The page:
In the Rocky Mountain west we have trout, and we have trout because we have water. But before either can exist there must be snow, and this year there has been a lot.
When combined with frigid temperatures, a record snowfall has extended the confinement of winter far beyond what is normally experienced on much of the Henry’s Fork. Breaking free from that restraint has been a slow process that continues to suppress much of what is expected at the end of the long, cold season.
Only recently have we left the period when iced rod guides, chilled legs, and stiffened fingers are not the condition of a day spent on the water. Fortunately, the improved temperature that brings relief to that discomfort has also caused recession in snow depth. Together, these elements have allowed welcome improvement in the ability to access and enjoy the river.
While early Baetis have yet to become a factor, small showings indicate that significant hatches are not too distant. However, small dark stoneflies join reliable midge activity in filling in for the first mayflies of the year.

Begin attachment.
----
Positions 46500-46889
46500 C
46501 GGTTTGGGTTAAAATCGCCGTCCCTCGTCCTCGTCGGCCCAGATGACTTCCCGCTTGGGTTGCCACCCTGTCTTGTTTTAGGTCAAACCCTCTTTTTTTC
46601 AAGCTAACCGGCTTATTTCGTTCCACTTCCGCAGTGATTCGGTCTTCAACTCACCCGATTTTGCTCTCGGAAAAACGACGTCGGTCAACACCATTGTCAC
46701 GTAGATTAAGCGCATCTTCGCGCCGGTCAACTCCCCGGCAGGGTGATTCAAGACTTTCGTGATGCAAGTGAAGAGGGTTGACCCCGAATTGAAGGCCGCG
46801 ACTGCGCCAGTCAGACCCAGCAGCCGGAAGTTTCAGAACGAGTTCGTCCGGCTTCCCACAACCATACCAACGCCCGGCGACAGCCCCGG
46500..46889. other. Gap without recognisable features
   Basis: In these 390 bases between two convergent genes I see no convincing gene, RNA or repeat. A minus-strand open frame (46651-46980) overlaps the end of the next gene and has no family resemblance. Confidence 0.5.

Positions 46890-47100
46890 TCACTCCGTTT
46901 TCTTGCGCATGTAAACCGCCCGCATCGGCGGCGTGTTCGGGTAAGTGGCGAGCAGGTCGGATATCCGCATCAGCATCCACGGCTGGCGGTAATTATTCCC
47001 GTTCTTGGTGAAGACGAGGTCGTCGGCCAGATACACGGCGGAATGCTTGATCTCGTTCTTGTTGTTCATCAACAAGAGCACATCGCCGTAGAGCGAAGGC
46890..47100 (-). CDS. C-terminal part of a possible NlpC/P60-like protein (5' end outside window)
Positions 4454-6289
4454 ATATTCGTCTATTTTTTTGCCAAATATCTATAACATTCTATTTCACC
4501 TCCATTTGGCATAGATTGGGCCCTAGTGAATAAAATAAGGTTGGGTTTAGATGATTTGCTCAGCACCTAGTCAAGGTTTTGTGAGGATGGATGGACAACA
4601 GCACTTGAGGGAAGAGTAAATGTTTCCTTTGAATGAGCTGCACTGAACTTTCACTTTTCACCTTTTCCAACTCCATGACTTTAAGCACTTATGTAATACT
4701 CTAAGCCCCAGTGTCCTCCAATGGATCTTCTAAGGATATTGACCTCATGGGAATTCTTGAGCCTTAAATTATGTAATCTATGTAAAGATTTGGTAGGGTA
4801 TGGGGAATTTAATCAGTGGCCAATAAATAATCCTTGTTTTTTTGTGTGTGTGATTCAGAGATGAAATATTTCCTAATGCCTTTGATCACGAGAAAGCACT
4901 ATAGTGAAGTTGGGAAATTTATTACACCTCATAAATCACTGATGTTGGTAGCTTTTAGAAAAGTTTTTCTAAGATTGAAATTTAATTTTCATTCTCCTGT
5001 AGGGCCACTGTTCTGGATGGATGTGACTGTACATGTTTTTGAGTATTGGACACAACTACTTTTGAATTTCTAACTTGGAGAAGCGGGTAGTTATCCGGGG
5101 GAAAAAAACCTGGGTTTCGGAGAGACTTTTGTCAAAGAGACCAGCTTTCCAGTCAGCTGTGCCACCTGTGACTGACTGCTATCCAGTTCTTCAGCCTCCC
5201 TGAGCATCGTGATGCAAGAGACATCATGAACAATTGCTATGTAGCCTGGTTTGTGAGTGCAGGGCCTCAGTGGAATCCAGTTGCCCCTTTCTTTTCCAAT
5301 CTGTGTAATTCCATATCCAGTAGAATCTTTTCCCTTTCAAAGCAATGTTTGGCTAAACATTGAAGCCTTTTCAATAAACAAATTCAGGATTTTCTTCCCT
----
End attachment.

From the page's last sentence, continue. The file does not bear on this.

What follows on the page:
As the water warms, productive fishing opportunity is not lost on bright days when surface activity can slow. Small nymph and larvae patterns can fill in nicely for dry flies on days that might be a little too pleasant for hatches that favor cool and overcast days.
It is spawning time for the rainbows of the Henry’s Fork and most anglers will avoid disrupting this important spring ritual. Less sensitive to the sanctity of renewing life are the big brown trout of the lower river. Pestering their spawning cousins is an act devoid of conscience but so too is the human temptation to capitalize on the visibly aggressive marauders. An egg pattern or streamers will almost certainly gain the attention of a hungry spring brown.
While winter remnants continue with a serious volume of snow being most prominent, it appears that we finally have turned the corner on a new season. And the freedom that comes with spring could not be more appreciated.